We can speculate on the reasons why glucose, and not another monosaccharide such as fructose (Fru) , is so widely used in evolution/the ecosystem/metabolism. Glucose can form from formaldehyde under abiotic conditions, so it may well have been available to primitive biochemical systems. Probably more important to advanced life is the low tendency of glucose, by comparison to other hexose sugars, to non-specifically react with the amino groups of proteins. This reaction (glycation) reduces or destroys the function of many enzymes. The low rate of glycation is due to glucose's preference for the less reactive cyclic isomer. Nevertheless, many of the long-term complications of diabetes (e.g., blindness, kidney failure, and peripheral neuropathy) are probably due to the glycation of proteins or lipids. In contrast, enzyme-regulated addition of glucose to proteins by glycosylation is often essential to their function.
As an energy source
Glucose is a ubiquitous fuel in biology. It is used as an energy source in most organisms, from bacteria to humans. Use of glucose may be by either aerobic or anaerobic respiration (fermentation). Carbohydrates are the human body's key source of energy, through aerobic respiration, providing approximately 4 kilocalories (17 kilojoules) of food energy per gram. Breakdown of carbohydrates (e.g. starch) yields mono- and disaccharides, most of which is glucose. Through glycolysis and later in the reactions of the Citric acid cycle (TCAC), glucose is oxidized to eventually form CO2and water, yielding energy, mostly in the form of ATP. The insulin reaction, and other mechanisms, regulate the concentration of glucose in the blood. A high fasting blood sugar level is an indication of prediabetic and diabetic conditions.
Glucose in glycolysis
Use of glucose as an energy source in cells is via aerobic or anaerobic respiration. Both of these start with the early steps of the glycolysis metabolic pathway. The first step of this is the phosphorylation of glucose by hexokinase to prepare it for later breakdown to provide energy.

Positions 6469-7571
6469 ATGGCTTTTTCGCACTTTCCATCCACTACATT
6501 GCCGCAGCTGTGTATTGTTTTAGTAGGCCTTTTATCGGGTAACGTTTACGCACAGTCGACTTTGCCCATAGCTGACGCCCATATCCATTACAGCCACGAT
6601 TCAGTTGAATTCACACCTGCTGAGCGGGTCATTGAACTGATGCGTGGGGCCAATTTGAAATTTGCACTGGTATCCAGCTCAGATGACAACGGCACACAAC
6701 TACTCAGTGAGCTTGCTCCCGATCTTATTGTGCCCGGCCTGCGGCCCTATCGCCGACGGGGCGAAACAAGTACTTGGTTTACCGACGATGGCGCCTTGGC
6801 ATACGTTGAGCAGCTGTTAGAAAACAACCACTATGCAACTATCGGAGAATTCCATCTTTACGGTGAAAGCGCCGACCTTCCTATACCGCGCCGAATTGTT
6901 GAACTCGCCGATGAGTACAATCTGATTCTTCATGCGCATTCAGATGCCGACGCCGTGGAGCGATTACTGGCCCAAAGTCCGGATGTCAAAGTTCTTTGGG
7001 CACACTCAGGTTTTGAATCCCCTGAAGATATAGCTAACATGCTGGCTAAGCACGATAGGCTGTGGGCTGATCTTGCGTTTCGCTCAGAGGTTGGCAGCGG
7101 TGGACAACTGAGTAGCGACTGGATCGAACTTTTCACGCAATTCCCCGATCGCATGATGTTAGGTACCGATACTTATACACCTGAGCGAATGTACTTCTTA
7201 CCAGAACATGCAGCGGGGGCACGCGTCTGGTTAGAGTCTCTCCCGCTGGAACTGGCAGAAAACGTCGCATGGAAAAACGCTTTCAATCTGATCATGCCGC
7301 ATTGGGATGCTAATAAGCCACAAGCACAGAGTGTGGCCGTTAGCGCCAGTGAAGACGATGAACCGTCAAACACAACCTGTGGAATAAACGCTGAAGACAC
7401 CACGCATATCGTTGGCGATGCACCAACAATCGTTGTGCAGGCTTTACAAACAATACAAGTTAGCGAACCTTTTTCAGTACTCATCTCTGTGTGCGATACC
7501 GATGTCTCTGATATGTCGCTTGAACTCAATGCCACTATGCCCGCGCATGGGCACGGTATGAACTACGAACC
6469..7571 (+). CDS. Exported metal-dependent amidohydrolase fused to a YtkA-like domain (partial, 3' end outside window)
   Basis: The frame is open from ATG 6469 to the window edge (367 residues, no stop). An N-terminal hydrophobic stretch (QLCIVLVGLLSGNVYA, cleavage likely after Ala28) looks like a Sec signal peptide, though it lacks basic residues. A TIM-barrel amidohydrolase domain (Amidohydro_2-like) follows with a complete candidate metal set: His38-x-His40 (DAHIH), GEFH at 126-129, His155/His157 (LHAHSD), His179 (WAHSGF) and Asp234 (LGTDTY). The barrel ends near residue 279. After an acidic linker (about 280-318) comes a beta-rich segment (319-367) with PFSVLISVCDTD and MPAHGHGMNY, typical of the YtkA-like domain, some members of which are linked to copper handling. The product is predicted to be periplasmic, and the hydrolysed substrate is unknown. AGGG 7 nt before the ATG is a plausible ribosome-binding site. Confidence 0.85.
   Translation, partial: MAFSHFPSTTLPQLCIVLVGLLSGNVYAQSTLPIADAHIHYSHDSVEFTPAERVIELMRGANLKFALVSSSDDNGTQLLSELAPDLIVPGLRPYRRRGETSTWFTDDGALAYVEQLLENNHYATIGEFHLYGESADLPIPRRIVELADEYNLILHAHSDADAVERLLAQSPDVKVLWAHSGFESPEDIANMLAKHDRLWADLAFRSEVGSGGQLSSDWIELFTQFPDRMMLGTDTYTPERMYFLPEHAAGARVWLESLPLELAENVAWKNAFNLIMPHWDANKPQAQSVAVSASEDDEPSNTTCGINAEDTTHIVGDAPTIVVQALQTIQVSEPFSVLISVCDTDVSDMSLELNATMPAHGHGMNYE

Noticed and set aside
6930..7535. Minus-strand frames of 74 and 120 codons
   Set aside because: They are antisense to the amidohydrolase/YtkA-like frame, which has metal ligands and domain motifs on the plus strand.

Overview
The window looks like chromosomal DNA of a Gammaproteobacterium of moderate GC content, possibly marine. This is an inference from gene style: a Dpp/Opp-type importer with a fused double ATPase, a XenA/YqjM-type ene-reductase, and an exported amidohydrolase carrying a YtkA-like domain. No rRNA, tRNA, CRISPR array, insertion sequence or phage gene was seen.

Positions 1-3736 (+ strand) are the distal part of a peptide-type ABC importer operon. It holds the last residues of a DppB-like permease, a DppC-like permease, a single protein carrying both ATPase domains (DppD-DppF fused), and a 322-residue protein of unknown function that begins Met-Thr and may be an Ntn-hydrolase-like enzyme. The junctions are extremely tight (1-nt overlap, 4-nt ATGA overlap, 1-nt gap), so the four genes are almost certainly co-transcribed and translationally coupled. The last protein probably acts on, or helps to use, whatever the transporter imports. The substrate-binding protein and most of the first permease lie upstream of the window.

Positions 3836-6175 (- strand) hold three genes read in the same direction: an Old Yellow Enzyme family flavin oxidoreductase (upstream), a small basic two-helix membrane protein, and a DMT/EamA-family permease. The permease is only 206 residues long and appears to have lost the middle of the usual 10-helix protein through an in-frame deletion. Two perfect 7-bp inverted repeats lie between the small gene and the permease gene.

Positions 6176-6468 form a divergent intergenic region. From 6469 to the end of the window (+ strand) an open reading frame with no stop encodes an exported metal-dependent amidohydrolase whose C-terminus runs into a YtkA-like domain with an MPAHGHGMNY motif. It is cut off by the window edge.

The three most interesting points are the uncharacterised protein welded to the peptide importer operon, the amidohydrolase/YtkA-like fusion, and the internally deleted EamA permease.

The major reason for the immediate phosphorylation of glucose by a hexokinase is to prevent diffusion out of the cell. The phosphorylation adds a charged phosphate group so the glucose 6-phosphate cannot easily cross the cell membrane. Irreversible first steps of a metabolic pathway are common for regulatory purposes.
Glucose is critical in the production of proteins and in lipid metabolism. Also, in plants and most animals, it is a precursor for vitamin C (ascorbic acid) production. It is modified for use in these processes by the glycolysis pathway. Glucose is used as a precursor for the synthesis of several important substances. starch soulution Starch, cellulose, and glycogen ("animal starch") are common glucose polymers (polysaccharides). Lactose, the predominant sugar in milk, is a glucose-galactose disaccharide. In sucrose, another important disaccharide, glucose is joined to fructose. These synthesis processes also rely on the phosphorylation of glucose by the first step of glycolysis.
Sources and absorption
All major dietary carbohydrates contain glucose, either as their only building block, as in starch and glycogen, or together with another monosaccharide, as in sucrose and lactose. In the lumen of the duodenum and small intestine the oligo- and polysaccharides are broken down to monosaccharides by the pancreatic and intestinal glycosidases. Glucose is then transported across the apical membrane of the enterocytes by SLC5A1 and later across their basal membrane by SLC2A2 (ref). Some of glucose goes directly to fuel brain cells and erythrocytes, while the rest makes its way to the liver and muscles, where it is stored as glycogen, and to fat cells, where it is stored as fat. Glycogen is the body's auxiliary energy source, tapped and converted back into glucose when there is need for energy.